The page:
“What do escalators in Medellín, Arabic lettering in Amman, story-telling furniture from London, urban farming in Detroit and a co-living complex in Tokyo have to do with the Bauhaus?” asks the German broadcasting site Deutsche Welle.
We guess you’ll just have to watch these free documentaries detailing the importance of the Bauhaus, one of the 20th century’s most prolific art movements, to find out.
To mark 100 years since the founding of the movement that shaped 20th-century art and design, German broadcaster Deutsche Welle is offering the docu-series Bauhaus World to stream for free.
This April marks 100 years since The Bauhaus School of Art and Design was founded. Although the school was short-lived, its movement left a legacy that has carried on to this day.
Known for its stylish minimalism, functionality and utilitarian aesthetics, the Bauhaus movement gained a reputation for being arguably the most important development in modern art in the twentieth century. It challenged traditional notions of romantic aestheticism; instead, it sought to level the distinction between fine and applied arts and reunite the gap between creativity and manufacturing.
Bauhaus World, the three-part documentary from Deutsche Welle, details not only the legacy left by prominent Bauhaus artists – Walter Gropius, Paul Klee, László Moholy-Nagy, and Josef Albers, among others – but explores how it has managed to transcend time and continue to inspire artists, designers and architects in the modern day.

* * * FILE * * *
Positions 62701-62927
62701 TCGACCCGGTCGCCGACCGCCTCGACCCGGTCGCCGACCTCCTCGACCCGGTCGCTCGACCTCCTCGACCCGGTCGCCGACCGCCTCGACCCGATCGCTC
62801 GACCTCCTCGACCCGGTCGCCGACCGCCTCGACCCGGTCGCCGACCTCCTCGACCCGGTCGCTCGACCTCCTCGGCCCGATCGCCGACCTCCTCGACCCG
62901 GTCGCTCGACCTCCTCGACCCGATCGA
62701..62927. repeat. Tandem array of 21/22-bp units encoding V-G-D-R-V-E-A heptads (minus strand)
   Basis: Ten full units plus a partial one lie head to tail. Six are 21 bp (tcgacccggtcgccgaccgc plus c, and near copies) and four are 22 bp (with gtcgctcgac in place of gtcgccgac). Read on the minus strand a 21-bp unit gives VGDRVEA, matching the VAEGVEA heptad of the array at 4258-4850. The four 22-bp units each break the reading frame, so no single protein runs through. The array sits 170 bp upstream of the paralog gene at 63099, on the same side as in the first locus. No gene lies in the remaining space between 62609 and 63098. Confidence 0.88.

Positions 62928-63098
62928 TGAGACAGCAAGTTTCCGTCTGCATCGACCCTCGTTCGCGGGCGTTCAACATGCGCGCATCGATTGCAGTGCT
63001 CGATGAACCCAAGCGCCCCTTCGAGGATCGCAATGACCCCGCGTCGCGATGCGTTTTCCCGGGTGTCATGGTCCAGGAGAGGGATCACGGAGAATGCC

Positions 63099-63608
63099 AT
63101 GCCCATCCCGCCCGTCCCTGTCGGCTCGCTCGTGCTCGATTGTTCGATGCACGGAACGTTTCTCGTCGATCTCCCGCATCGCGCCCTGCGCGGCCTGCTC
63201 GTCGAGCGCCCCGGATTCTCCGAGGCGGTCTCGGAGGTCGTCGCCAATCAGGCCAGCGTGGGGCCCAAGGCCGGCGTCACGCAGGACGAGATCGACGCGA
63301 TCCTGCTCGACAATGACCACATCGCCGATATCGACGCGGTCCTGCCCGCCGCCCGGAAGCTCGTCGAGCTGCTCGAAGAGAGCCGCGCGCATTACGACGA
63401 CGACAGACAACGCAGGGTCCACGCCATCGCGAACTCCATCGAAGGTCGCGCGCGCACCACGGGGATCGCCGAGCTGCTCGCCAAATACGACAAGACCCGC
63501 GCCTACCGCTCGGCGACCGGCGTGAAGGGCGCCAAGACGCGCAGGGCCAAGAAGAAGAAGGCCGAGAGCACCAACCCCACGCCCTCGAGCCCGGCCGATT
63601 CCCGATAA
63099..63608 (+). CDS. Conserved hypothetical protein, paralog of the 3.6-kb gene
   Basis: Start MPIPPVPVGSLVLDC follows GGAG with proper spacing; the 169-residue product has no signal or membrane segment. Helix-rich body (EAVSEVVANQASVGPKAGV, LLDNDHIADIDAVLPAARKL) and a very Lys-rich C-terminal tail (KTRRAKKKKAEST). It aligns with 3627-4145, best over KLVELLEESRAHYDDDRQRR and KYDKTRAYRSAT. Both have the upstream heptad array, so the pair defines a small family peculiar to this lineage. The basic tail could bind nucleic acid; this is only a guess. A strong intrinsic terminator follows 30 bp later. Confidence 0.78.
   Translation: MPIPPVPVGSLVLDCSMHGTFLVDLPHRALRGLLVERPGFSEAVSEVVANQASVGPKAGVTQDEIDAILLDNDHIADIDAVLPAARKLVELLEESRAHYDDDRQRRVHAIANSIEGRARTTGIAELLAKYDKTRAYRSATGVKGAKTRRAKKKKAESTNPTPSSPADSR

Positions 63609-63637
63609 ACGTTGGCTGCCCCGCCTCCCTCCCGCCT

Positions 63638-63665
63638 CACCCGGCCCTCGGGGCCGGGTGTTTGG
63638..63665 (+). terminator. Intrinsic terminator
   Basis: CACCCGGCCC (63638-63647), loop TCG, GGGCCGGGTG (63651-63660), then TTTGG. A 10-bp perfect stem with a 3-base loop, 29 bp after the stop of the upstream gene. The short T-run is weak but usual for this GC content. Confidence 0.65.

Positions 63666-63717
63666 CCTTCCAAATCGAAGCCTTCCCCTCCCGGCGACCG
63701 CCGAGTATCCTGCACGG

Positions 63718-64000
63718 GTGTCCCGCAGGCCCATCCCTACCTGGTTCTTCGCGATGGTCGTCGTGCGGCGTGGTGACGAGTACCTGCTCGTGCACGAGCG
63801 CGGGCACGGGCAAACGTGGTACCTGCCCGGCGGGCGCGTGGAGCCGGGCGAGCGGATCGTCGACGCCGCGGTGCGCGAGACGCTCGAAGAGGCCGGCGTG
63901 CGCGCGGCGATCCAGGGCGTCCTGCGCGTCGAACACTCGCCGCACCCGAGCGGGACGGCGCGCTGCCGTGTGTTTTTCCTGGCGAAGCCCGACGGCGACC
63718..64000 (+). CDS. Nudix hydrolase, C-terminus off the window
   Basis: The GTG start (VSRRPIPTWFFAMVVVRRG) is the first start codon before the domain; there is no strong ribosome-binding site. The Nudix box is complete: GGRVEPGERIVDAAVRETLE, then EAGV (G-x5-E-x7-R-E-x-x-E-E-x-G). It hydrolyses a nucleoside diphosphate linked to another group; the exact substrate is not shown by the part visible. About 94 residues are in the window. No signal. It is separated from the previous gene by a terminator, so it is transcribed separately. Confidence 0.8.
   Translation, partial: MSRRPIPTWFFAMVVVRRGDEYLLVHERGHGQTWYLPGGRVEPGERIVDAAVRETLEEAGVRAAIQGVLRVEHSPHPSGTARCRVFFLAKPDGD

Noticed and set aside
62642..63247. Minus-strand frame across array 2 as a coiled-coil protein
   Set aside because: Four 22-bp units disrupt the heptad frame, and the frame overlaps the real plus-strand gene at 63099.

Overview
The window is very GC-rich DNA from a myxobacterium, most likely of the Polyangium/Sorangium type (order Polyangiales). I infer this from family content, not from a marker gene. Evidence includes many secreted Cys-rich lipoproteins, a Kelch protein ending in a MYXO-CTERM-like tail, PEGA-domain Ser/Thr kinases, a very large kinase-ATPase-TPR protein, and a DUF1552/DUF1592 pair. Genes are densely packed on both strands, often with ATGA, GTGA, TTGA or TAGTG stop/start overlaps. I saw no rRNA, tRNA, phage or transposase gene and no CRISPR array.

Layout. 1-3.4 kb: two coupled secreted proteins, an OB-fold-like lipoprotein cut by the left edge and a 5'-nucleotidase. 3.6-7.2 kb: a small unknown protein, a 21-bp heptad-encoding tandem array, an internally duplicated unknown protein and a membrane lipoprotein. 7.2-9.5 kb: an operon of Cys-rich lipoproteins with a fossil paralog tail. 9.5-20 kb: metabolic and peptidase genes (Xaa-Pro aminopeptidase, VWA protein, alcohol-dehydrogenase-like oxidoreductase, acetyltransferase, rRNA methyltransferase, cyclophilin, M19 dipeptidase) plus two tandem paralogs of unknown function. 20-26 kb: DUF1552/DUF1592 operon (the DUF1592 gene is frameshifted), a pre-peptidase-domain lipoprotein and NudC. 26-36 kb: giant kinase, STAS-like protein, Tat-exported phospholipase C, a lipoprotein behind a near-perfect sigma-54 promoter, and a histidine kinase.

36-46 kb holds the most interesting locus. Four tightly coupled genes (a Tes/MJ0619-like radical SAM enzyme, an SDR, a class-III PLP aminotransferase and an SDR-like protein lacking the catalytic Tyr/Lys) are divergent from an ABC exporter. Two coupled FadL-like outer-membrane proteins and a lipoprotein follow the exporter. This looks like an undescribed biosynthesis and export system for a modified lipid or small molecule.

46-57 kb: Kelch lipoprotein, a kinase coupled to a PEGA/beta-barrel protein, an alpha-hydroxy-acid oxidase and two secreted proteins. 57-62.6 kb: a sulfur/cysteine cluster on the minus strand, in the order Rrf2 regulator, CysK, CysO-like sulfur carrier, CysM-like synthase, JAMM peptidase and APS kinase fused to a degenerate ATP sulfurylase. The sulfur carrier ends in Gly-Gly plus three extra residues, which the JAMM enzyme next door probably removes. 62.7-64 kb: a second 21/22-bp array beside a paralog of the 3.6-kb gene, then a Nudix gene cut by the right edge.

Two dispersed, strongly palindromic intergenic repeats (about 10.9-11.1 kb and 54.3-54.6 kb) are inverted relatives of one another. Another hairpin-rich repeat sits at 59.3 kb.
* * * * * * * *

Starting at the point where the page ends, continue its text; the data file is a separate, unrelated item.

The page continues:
The documentary series reveals the parallels between the original Bauhaus teachings and those of creatives today. Deutsche Welle met with architects, urban planners, designers and artists from around the world who have consciously absorbed the spirit of the Bauhaus.
Bauhaus World journeys out of the movement’s native Germany and explores the relevance of Bauhaus in far-flung places around the globe. The docu-series travels from Mexico to Jordan, Israel to Colombia and the United States to Japan to discover the widespread influence of the movement.
The founding members of the Bauhaus movement would never have predicted the amount of influence their thoughts and ideas would have on the future of art and design.
Via Open Culture.